Sending data to a webservice

Solarion

Honorary Master
Joined
Nov 14, 2012
Messages
18,249

Batista

Executive Member
Joined
Sep 2, 2011
Messages
7,901
#25
[MENTION=222878]Solarion[/MENTION]

Im a webservices expert specialising in SOAP services and C# front ends.....

Where exactly are you stuck?I write client side, server side and everything inbetween :D
 
Last edited:

Solarion

Honorary Master
Joined
Nov 14, 2012
Messages
18,249
#27
[MENTION=222878]Solarion[/MENTION]

Im a webservices expert specialising in SOAP services and C# front ends.....

Where exactly are you stuck?I write client side, server side and everything inbetween :D
Wow well let me put together a small description of I suppose would be an average Soap request/post. Some kind of starting point I can wrap my head around. Thanks for your help!
 
Last edited:

me_

Senior Member
Joined
Oct 11, 2013
Messages
647
#28
From Visual Studio, it's very easy to interface with SOAP web services. All you need to do is right-click and references and select "Add Service Reference" and then enter the URL for the SOAP service WSDL.
It will then automatically generate all your proxy classes for working with the service and setup the standard config.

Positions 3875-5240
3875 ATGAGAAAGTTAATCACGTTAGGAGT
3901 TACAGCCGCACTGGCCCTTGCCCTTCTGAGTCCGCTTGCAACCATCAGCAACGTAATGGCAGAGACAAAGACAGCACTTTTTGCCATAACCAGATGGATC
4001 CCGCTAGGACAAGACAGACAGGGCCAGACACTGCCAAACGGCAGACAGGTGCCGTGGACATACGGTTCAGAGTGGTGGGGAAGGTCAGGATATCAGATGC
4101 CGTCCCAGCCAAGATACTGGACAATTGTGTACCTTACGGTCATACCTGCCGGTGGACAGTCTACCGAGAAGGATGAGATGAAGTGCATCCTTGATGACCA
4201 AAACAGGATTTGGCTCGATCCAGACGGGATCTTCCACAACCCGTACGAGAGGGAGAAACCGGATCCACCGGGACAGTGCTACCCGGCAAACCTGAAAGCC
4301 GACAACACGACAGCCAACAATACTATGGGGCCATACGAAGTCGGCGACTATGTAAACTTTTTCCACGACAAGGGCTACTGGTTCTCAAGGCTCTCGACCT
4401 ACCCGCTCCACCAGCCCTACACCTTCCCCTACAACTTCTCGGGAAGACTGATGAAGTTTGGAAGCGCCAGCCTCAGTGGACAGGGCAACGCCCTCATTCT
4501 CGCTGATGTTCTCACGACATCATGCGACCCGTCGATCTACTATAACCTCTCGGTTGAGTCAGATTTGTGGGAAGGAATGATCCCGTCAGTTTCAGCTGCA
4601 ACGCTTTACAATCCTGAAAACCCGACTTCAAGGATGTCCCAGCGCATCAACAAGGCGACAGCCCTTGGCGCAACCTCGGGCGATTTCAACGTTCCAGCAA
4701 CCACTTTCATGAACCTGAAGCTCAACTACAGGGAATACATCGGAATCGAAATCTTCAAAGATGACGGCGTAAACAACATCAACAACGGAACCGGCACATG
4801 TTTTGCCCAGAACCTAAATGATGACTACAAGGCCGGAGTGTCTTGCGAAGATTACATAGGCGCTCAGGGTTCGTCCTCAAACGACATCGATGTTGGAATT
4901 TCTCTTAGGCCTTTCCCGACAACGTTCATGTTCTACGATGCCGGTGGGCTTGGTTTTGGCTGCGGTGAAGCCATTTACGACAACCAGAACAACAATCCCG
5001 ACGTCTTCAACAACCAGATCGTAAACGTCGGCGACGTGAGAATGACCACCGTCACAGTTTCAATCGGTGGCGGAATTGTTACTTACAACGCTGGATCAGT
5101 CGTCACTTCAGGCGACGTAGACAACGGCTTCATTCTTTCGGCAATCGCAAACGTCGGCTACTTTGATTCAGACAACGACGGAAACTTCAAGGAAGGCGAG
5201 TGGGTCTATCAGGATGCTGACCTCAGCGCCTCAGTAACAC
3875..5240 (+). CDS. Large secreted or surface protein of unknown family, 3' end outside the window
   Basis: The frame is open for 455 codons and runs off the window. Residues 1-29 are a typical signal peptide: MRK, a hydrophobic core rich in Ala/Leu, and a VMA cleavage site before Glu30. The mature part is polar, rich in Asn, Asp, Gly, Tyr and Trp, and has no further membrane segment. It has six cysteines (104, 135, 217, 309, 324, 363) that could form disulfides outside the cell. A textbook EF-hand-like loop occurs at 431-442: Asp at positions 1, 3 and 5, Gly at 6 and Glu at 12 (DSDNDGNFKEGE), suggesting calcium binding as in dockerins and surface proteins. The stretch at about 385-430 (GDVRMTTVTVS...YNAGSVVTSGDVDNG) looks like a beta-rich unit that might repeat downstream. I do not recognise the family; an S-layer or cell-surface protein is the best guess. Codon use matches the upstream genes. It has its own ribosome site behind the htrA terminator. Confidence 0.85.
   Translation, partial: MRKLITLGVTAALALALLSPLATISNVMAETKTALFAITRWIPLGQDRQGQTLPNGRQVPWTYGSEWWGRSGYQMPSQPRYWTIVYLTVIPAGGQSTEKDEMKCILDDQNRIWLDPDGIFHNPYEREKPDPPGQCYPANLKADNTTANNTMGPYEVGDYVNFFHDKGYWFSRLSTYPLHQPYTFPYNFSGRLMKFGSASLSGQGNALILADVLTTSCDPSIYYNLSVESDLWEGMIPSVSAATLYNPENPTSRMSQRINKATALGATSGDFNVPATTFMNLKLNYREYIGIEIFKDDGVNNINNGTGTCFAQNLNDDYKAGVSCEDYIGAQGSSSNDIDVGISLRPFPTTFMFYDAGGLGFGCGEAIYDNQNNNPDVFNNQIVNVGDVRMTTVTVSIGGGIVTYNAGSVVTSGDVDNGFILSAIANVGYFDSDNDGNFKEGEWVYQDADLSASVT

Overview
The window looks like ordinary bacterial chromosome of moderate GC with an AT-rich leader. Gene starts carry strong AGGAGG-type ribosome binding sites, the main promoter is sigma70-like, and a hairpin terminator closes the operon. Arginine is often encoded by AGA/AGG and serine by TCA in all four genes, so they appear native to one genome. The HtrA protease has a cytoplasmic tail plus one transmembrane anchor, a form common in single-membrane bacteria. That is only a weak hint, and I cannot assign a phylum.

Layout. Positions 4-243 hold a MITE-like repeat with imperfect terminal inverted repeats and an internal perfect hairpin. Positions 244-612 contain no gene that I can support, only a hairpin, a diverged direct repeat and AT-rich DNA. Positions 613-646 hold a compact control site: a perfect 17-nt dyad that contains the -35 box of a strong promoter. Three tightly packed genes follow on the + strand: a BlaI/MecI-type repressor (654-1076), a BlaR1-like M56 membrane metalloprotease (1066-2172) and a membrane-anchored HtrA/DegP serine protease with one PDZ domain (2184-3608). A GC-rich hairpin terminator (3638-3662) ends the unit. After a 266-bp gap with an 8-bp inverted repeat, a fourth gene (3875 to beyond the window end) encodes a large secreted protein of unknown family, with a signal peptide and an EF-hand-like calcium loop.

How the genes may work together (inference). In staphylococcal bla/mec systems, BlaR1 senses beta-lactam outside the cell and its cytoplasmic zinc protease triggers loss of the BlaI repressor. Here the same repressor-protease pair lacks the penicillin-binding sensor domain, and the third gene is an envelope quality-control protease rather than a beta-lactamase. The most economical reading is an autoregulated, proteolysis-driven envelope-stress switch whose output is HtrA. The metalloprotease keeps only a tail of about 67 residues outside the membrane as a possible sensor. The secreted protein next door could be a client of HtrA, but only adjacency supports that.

You then need to create a new instance of the client / proxy class, Open a connection to the service and then execute any command.
 

Batista

Executive Member
Joined
Sep 2, 2011
Messages
7,901
#30
Dude I could have helped you do your thing in an hour.Next time you get another request like that just hit me up.
 

Solarion

Honorary Master
Joined
Nov 14, 2012
Messages
18,249
#32
Well, several months later and still have only ever been able to log into a web service. That's about it. The entire concept of SOAP just completely baffles me.

I have all the information I need but just cannot come right with this. Feel kind of cursed when it comes to web services.

I might actually make a giant poster that reads: "The remote server returned an error: (400) Bad Request." and hang it in my room as a eulogy to my ordeal.
 

Thor

Honorary Master
Joined
Jun 5, 2014
Messages
35,881
#33
Well, several months later and still have only ever been able to log into a web service. That's about it. The entire concept of SOAP just completely baffles me.

I have all the information I need but just cannot come right with this. Feel kind of cursed when it comes to web services.

I might actually make a giant poster that reads: "The remote server returned an error: (400) Bad Request." and hang it in my room as a eulogy to my ordeal.
Did you check my library?
 

Hamster

Resident Rodent
Joined
Aug 22, 2006
Messages
30,520
#34
The entire concept of SOAP just completely baffles me.
Think of it as a company's web service stuck in the early 2000's that like spending excessive bandwidth and man-hours with convoluted XML messages.

Anyway, there's not much to it...it's a piece of XML in a specific format sent to a server. It's got a HEADER section with all sorts of metadata in it and a BODY section where you dump your XML into (usually they'll give you an XSD to work with).

You send them a SOAP message and they send you a response. If it is async you'll find some sort of correlation ID in the HEADER to match it with whatever you sent earlier.